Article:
Biodegradation of persistent polar pollutants in wastewater: Comparison of an optimised lab-scale membrane bioreactor and activated sludge treatment

Europa University of Applied Sciences Fresenius, Limburger Strasse 2, D-65510 Idstein, Germany.
Water Research (Impact Factor: 5.53). 11/2006; 40(18):3419-28. DOI: 10.1016/j.watres.2006.07.011
Source: PubMed


The biodegradation of selected non-adsorbing persistent polar pollutants (P(3)) during wastewater (WW) treatment was studied by comparing a lab-scale membrane bioreactor (MBR) running in parallel to activated sludge treatment (AST). The investigated P(3) are relevant representatives or metabolites from the compound classes: pesticides, pharmaceuticals, insect repellents, flame retardants and anionic surfactants. Analyses of all these P(3) at low ng L(-1) levels with sufficient standard deviations was performed in WW influents and effluents. Non-degradable micropollutants, such as EDTA and carbamazepine were not eliminated at all during WW treatment by any technique. However, the MBR showed significant better removals compared to AST for the investigated poorly biodegradable P(3), such as diclofenac, mecoprop and sulfophenylcarboxylates. An application of such an in terms of sludge retention time optimised MBR may lead to a reduction of these P(3) in the watercycle.

Download full-text


Available from: Marco Bernhard
  • Source
    • "In particular two non-DEET repellent active substances were of interest: Icaridine (Bayrepel ® , CAS number 119515-38-7) and EBAAP (IR3535 ® , CAS number 52304-36-6). In Germany, the DEET concentrations in water bodies have decreased constantly since 1999, when DEET was substituted by Icaridine (Knepper, 2004); meanwhile Icaridine has been detected in low mg/L concentrations in European surface waters (Nendza et al., 2013; Bernhard et al., 2006). Although the other non-DEET active repellent EBAAP is as well increasingly used (Buechel et al., 2015), no data on surface water concentrations are available; nevertheless, it is reasonable to assume that, similar to DEET and Icaridine, also EBAAP may enter surface waters. "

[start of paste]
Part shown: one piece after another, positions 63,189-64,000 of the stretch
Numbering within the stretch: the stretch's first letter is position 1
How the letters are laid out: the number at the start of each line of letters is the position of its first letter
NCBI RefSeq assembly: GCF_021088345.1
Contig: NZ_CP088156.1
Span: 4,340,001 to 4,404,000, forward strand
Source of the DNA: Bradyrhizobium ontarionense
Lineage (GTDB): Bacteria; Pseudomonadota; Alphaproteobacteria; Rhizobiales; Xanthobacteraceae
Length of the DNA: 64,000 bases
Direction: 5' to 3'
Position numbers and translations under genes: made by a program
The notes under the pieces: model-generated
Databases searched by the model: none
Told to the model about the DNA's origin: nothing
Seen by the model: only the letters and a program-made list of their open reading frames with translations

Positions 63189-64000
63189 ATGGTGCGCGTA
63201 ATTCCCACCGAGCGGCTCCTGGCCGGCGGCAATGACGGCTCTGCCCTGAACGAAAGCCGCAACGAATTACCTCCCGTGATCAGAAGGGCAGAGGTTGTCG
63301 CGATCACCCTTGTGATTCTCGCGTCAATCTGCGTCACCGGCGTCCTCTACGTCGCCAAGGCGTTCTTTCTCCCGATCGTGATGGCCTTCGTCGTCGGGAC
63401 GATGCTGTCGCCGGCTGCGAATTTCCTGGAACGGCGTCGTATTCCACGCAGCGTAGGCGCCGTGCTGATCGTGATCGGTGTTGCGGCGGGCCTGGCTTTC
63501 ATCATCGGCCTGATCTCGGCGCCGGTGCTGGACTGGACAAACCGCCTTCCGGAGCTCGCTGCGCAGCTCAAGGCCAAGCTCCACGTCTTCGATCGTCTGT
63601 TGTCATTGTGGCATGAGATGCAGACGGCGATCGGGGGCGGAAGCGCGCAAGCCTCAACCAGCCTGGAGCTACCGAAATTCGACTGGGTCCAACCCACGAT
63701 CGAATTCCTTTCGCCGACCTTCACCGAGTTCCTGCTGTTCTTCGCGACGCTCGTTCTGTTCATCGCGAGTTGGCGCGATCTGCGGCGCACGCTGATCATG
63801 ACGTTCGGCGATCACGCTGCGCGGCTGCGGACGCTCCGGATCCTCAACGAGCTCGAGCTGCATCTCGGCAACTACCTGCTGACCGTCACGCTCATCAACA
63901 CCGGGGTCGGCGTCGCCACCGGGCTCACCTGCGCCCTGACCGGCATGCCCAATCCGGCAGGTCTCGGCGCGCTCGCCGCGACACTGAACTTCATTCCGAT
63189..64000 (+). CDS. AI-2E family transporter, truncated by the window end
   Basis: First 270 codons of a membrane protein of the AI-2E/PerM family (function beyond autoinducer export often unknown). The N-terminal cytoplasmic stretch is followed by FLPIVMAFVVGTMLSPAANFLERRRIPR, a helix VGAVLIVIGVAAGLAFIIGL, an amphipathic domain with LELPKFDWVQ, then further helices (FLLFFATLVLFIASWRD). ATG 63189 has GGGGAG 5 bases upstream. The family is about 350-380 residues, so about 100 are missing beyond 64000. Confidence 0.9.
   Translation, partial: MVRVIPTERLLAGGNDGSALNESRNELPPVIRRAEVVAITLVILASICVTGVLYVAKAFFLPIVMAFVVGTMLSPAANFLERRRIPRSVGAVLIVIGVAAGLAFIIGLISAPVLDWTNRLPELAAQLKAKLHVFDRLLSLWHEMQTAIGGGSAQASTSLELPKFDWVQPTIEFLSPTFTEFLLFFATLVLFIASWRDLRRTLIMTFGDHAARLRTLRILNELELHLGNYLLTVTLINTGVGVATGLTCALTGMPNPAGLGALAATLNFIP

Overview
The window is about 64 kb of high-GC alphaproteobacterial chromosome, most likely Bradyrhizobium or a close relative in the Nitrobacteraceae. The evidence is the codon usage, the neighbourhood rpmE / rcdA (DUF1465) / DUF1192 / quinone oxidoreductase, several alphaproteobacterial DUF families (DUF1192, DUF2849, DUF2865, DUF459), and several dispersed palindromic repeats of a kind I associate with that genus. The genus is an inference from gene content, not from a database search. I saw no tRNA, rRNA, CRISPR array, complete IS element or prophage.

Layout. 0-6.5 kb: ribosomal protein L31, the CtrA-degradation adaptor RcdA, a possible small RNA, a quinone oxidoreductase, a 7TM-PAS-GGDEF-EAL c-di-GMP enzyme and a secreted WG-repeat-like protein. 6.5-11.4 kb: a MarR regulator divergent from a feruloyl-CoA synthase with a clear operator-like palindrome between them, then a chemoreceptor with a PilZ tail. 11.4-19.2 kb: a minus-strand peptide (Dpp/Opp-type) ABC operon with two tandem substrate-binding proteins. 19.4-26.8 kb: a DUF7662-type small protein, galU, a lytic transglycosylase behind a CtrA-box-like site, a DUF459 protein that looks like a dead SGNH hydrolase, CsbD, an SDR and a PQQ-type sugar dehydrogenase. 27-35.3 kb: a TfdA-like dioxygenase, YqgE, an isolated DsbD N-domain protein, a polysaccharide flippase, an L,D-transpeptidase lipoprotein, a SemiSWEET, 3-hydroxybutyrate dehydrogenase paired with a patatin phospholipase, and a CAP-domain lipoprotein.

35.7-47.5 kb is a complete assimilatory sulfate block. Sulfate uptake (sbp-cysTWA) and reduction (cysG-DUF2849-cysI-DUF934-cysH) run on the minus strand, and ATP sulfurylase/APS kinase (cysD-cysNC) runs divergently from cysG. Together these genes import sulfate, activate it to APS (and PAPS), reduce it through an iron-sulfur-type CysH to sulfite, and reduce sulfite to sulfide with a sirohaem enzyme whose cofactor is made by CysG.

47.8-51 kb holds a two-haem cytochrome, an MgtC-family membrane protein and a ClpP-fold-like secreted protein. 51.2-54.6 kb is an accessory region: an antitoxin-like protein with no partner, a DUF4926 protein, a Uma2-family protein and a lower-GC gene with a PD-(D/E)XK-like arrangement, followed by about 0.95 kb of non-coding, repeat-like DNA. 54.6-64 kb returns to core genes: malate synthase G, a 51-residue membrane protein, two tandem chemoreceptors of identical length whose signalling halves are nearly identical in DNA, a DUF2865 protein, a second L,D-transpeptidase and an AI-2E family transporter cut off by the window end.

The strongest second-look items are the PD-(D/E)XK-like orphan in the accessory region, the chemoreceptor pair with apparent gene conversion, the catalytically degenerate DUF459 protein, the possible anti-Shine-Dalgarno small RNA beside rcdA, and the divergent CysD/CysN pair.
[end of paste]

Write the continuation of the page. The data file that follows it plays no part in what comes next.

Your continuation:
[Show abstract] [Hide abstract]
    ABSTRACT: Commercial insect repellents like DEET (N,N-diethyl-m-toluamide), EBAAP (IR3535(®), (3-[N-butyl-N-acetyl]-aminopropionic acid, ethyl ester)) or Icaridine (picaridin, Bayrepel, 1-piperidinecarboxylic acid, 2-(2-hydroxyethyl), 1-methylpropyl ester) are used worldwide to protect against biting insects and ticks. The detection of these repellents in surface waters in concentrations up to several μg/L levels has caused concern that these substances might affect non-target organisms in freshwaters. Daphnia sp., a keystone organism in lakes and ponds, is known for diel vertical migration (DVM) and life-history changes (LHCs) as inducible defenses against predation by fish. Here we test whether (i) environmentally relevant concentrations of DEET, EBAPP or Icaridine have repellent effects on Daphnia magna and (ii) if these repellents are infodisruptors for DVM and LHCs. Using concentrations of up to 44 μg/L, the repellents neither had effects on juvenile somatic growth nor on clutch size. In thermally stratified water columns with a repellent-free hypolimnion, no repellent effects of the test compounds on D. magna were observed. The presence of fish-born infochemicals induced LHCs, which are characterized by a reduced size at first reproduction, and DVM in D. magna. These effects were not affected by the presence of either repellent. Hence no evidences for infodisruption of the chemical communication of fish and Daphnia by DEET, EBAAP or Icaridine were found.